Hi there, I haven’t found anything on this topic. I’ve been trying to model a simple case and run it in Camunda 7.4.0 that models multiple outcomes of a task, and progresses the case based on the chosen outcome. In the attached screenshot, there’s a stage called Draft where someone can draft an article. The Draft task in there is automatically activated, and is therefore available for the user to pick out of a work list UI. There are multiple outcomes of that task however, with the user able to submit the article for review or just publish it straight away. I tried modelling these outcomes as tasks that are not activated, and therefore simply remain enabled. That way, they don’t appear in the work list UI. If the user chooses to send the article for review, the ‘Submit for Review’ task is activated, and completed. The Draft task is also completed. The intended behaviour is for the Draft stage to auto-complete (which it does), and for the Review stage to be activated (it is set to be automatically activated) based on the ‘Submit for Review’ task being completed.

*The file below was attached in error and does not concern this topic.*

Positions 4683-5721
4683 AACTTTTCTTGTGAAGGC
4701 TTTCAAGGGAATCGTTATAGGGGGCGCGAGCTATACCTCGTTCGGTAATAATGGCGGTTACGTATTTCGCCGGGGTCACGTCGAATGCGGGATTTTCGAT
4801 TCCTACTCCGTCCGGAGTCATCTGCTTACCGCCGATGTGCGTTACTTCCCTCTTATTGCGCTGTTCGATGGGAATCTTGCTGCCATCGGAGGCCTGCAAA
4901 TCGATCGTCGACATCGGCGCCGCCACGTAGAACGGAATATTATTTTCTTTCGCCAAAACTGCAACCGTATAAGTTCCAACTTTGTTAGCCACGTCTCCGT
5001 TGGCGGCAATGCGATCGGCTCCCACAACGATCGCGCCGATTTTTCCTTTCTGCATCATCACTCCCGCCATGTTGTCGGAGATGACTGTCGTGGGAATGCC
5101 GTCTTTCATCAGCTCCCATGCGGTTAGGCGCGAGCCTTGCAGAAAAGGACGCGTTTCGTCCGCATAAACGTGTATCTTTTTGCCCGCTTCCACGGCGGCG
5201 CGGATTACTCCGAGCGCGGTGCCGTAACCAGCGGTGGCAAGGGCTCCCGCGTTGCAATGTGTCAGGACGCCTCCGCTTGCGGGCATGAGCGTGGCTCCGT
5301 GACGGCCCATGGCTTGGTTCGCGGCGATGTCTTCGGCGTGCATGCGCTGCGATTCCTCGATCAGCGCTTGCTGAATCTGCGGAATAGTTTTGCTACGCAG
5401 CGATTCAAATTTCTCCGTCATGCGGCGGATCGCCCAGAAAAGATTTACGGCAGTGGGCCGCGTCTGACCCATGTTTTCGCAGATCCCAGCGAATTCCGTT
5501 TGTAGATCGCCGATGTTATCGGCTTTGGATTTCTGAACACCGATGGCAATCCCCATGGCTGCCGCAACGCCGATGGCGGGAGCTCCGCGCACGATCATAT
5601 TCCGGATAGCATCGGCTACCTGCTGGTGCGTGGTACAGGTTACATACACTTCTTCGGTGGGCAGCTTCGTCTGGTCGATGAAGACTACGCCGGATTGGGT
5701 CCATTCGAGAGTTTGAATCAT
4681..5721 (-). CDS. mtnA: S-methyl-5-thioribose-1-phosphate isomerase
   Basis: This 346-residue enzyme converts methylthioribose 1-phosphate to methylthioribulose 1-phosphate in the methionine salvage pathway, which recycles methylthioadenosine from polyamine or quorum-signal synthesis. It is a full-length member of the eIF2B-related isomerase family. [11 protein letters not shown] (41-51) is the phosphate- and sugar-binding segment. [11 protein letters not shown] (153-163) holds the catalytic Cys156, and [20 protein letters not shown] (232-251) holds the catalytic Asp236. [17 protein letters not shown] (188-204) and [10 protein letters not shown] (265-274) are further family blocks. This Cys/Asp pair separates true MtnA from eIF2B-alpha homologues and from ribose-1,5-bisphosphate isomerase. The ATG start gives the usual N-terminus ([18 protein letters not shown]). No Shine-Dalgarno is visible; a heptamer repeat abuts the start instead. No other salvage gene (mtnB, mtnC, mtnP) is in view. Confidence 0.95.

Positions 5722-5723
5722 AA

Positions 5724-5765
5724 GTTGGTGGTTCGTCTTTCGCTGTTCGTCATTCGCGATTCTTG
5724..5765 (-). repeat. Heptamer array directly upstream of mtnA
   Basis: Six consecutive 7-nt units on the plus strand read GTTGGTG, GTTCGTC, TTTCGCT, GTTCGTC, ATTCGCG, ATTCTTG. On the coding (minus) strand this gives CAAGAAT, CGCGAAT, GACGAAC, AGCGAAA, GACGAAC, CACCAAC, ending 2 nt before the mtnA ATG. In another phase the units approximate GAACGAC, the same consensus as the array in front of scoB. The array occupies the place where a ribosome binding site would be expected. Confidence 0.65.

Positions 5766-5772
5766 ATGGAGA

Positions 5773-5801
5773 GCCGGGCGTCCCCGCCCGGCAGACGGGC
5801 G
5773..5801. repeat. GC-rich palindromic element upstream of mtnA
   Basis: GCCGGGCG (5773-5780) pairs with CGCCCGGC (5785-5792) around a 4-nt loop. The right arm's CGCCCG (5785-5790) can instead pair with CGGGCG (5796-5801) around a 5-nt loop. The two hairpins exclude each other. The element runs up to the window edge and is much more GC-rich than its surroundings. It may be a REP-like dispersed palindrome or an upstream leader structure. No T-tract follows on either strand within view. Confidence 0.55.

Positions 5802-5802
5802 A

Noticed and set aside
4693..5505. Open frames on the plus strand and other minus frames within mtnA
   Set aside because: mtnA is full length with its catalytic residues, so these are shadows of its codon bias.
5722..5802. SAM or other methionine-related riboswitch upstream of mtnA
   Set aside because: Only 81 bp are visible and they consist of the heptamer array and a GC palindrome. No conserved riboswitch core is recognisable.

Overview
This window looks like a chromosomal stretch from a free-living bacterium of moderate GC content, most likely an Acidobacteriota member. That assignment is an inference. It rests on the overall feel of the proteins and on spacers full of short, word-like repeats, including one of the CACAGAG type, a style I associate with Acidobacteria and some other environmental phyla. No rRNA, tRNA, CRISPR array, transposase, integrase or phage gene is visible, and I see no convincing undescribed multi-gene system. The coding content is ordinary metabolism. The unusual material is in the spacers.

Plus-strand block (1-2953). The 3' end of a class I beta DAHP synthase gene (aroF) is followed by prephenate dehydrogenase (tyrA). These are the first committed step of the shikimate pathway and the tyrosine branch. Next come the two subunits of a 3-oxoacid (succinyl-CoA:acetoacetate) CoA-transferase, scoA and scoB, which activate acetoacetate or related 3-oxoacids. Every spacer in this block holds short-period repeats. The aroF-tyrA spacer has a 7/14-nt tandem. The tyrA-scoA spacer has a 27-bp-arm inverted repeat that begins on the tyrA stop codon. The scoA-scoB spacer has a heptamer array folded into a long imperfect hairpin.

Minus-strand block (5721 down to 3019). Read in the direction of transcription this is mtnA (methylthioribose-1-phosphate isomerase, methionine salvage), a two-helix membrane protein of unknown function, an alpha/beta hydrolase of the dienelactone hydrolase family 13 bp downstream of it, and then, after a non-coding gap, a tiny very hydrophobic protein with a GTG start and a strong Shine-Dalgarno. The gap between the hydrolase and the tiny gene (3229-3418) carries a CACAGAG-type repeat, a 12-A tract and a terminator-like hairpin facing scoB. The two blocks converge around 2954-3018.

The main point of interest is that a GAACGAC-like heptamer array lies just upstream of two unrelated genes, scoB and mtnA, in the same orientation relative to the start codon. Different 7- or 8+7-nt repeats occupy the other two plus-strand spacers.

However, the Review stage does not become active. Its case execution remains available. The only way I’ve got this to work is by connecting the Draft stage (as opposed to the ‘Submit for Review’ task) to the Review stage, with an IfPart on the entry criterion that makes use of a variable whose value is set to ‘Submit for Review’. The application sets that variable based on the user selecting the ‘Submit for Review’ outcome.
My question is: shouldn’t the Review stage in the screenshot be activated by completing the ‘Submit for Review’ task?
While it appears to be a contrived way of modelling the case, I’ve done this because I value the application being able to programmatically determine what outcomes are available, and present a UI to the user that lets the user select the outcome. This way, the application doesn’t have to change if the case definition is remodelled and redeployed by a business user. Also, while the variable solution works, I’d rather use standard CMMN as much as possible, and I thought how I originally modelled it would work.